- B.A., Biology at Claremont McKenna College Claremont, CA in 1975
- M.S. , Nutrition at University of California at Davis in 1977
- Ph.D. , Nutrition at University of California at Davis in 1980
- Adequate calcium intake in the US diet depends on dairy food consumption. Dairy foods account for approximately 3/4 of the calcium consumed in the US diet. Approximately 1/4 of the US population and 3/4 of the World population maldigests lactose, due to a genetically controlled loss of intestinal lactase activity post weaning. Among this population of maldigesters, dairy food consumption is often limited due to perceived and real symptoms resulting from intake.
Our research group has studied numerous factors which influence lactose digestion and tolerance including lactose load, gastric and intestinal transit, the use of lactose digestive aids, colon fermentation of lactose and the consumption of fermented dairy foods and lactic acid bacteria. Major findings from these studies include: (1) The identification of a microbial lactase in yogurts that assists lactose digestion in the intestinal tract following the consumption of yogurt. (2) The characterization of the amount of lactose required to cause symptoms in lactose maldigesters, being 12g or more of lactose (one cup of milk). (3) The finding that lactose consumed with a meal is tolerated about 3 times better than lactose consumed in a fasted state. (4) Identifying the colonic flora as key in determining tolerance to lactose. The colonic flora readily adapts to lactose in the diet of maldigesters. Thus, maldigesters who routinely consume lactose have less symptoms due to more efficient metabolism of lactose by the colon microflora. (5) The identification of a population of digesters and maldigesters who believe that they are extremely intolerant to lactose, but who tolerate lactose quite well in double-blinded clinical trials. (6) The characterization of the ability of lactic acid bacteria including acidophilus and bifidus to improve lactose digestion in vivo in the gastro-intestinal system.
The results of these studies, conducted over the past 28 years, indicate that almost all maldigesters can consume significant amounts of dairy foods without experiencing symptoms of intolerance. Yet, a substantial group of maldigesters continue to believe that dairy foods, consumed in even small amounts, will result in gastrointestinal distress. Work in our lab is currently aimed at understanding why these maldigesters have developed a strong belief that is not supported by blinded, clinical trials. Further, we are interested in methods of intervention that will allow "lactose intolerant" individuals to learn that they can consume dairy foods without experiencing gastrointestinal symptoms. We continue to assess lactose digestion and tolerance in special populations such as adolescent women. Finally, we are working with the dairy industry to attempt to develop food products that are well tolerated by the lactose maldigester.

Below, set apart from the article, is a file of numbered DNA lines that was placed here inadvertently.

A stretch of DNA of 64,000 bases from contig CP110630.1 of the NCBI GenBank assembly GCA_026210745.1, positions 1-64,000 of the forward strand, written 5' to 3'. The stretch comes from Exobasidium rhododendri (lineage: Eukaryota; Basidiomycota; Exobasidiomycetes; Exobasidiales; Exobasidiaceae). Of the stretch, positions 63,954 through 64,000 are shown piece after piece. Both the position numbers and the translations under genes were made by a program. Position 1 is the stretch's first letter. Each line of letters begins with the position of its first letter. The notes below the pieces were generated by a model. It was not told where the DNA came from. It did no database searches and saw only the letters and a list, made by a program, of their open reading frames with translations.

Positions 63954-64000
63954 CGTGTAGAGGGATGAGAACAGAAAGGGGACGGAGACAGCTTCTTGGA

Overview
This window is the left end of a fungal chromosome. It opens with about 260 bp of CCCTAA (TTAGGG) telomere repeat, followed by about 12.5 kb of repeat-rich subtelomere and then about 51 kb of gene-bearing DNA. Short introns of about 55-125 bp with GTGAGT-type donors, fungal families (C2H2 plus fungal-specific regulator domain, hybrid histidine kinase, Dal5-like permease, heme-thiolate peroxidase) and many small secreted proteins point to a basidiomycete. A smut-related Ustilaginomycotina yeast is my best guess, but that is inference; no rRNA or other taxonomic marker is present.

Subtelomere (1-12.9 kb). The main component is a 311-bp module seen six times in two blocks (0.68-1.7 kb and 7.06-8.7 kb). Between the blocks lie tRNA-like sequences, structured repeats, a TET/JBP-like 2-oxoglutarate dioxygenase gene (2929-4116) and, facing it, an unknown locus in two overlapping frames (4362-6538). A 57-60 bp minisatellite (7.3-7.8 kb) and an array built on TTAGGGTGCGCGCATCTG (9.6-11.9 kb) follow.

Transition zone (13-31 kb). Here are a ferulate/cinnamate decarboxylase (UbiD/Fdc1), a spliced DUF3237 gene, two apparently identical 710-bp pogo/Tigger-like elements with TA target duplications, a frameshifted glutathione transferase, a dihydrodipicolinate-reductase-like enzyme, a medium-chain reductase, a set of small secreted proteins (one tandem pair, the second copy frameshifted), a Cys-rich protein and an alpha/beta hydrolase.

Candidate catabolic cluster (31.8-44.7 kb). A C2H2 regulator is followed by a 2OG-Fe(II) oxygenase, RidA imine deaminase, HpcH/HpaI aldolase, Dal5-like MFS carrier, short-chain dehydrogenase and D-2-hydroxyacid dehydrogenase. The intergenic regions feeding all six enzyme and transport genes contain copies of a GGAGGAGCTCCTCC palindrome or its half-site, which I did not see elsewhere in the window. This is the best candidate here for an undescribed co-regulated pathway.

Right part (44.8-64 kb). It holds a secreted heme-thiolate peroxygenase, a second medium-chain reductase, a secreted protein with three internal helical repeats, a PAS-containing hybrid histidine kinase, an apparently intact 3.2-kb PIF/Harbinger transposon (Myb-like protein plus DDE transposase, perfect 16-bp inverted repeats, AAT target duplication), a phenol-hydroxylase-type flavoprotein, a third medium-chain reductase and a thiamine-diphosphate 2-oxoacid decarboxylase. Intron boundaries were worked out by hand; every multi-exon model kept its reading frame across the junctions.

- Osborne, D, Weaver, C, McCabe, L, McCabe, G, Novotny, R, Boushey, C, Savaiano, D. A pilot study to evaluate the relationship between skin pigmentation and measures of skeletal integrity in adolescent females living in Hawaii. Amer J Hum Biol. 2011; 23:470-8.
- Matlik, L., Savaiano, D., McCabe, G., VanLoan, M., Blue, CL., Boushey, Carol. Perceived milk intolerance is related to bone content in 10-13-year-old female adolescents. Pediatrics. 2007; Vol 120, Iss 3, pp E669-E677.
- Weaver CM, McCabe LD, McCabe GP, Novotny R, Van Loan M, Going S, Matkovic V, Boushey C, Savaiano DA, ACT research team. Bone mineral and predictors of bone mass in White, Hispanic, and Asian early pubertal girls. Calcif Tissue Int. 2007: 81(5):352-63.
- Savaiano, D.A., Boushey, C.J., McCabe, G.P. Lactose Intolerance Symptoms Assessed by Meta-Analysis: A Grain of Truth That Leads to Exaggeration. J. of Nutr. 136: 1-7, 2006.
- Pribila, B.A., Hertzler, S.R., Martin, B.R., Weaver. C.M., Savaiano, D.A. Lactose digestion and tolerance among African-American adolescent girls fed a dairy-rich diet. Journal of the American Dietetic Association. J Am Diet Assoc. 2000; 100: 524-528.
- Hertzler, S.R., Savaiano, D.A., and Levitt, M.D. Fecal Hydrogen Production and Consumption Measurements: Response to Daily Lactose Ingestion by Lactose Maldigesters. Dig. Dis. Sci. 1997 42 (2): 348-353.
- Suarez, F.L., Savaiano, D.A., and Levitt, M.D. Tolerance to the daily ingestion of two cups of milk by individuals claiming lactose intolerance. Am. J. Clin. Nutr. 1997. 65: 1502-1506.
- Jiang, T., and Savaiano, D.A. In Vitro Lactose Fermentation by Human Colonic Bacteria is Modified by Lactobacillus acidophilus Supplementation. J. of Nutr. 1997. 127 (8): 1489-1495.
- Mustapha, A., Jiang, T., and Savaiano, D.A. Improvement of Lactose Digestion by Humans Following Ingestion of Unfermented Acidophilus Milk: Influence of Bile Sensitivity, Lactose Transport, and Acid Tolerance of Lactobacillus acidophilus. J. Dairy Science. 1997. 80 (8): 1537-1545.
- Jiang, T., Savaiano, D.A. Modification of colonic fermentation by bifidobacteria and pH in vitro: Impact on lactose metaboism, short-chain fatty acid and lactate production, Dig. Dis. Sci. 1997. 42 (11): 2370-2377.
- Hertzler, S.R., Huynh, Bao-Chau L., and Savaiano, D.A. How much lactose is low lactose? Journal of the American Dietetic Association. 1996. 96: 243-246.
- Hertzler, S., and Savaiano, D.A. Colonic adaptation to daily lactose feeding in lactose maldigesters reduces lactose intolerance. Am. J. Clin. Nutr. 1996. 64: 232-36.
|HHS 19700||Freshman Honors Seminar
| ||(Fall 2010)|
|HONR 29900||University Honors Course: Food policy and nutrition|
| ||(Spring 2012)|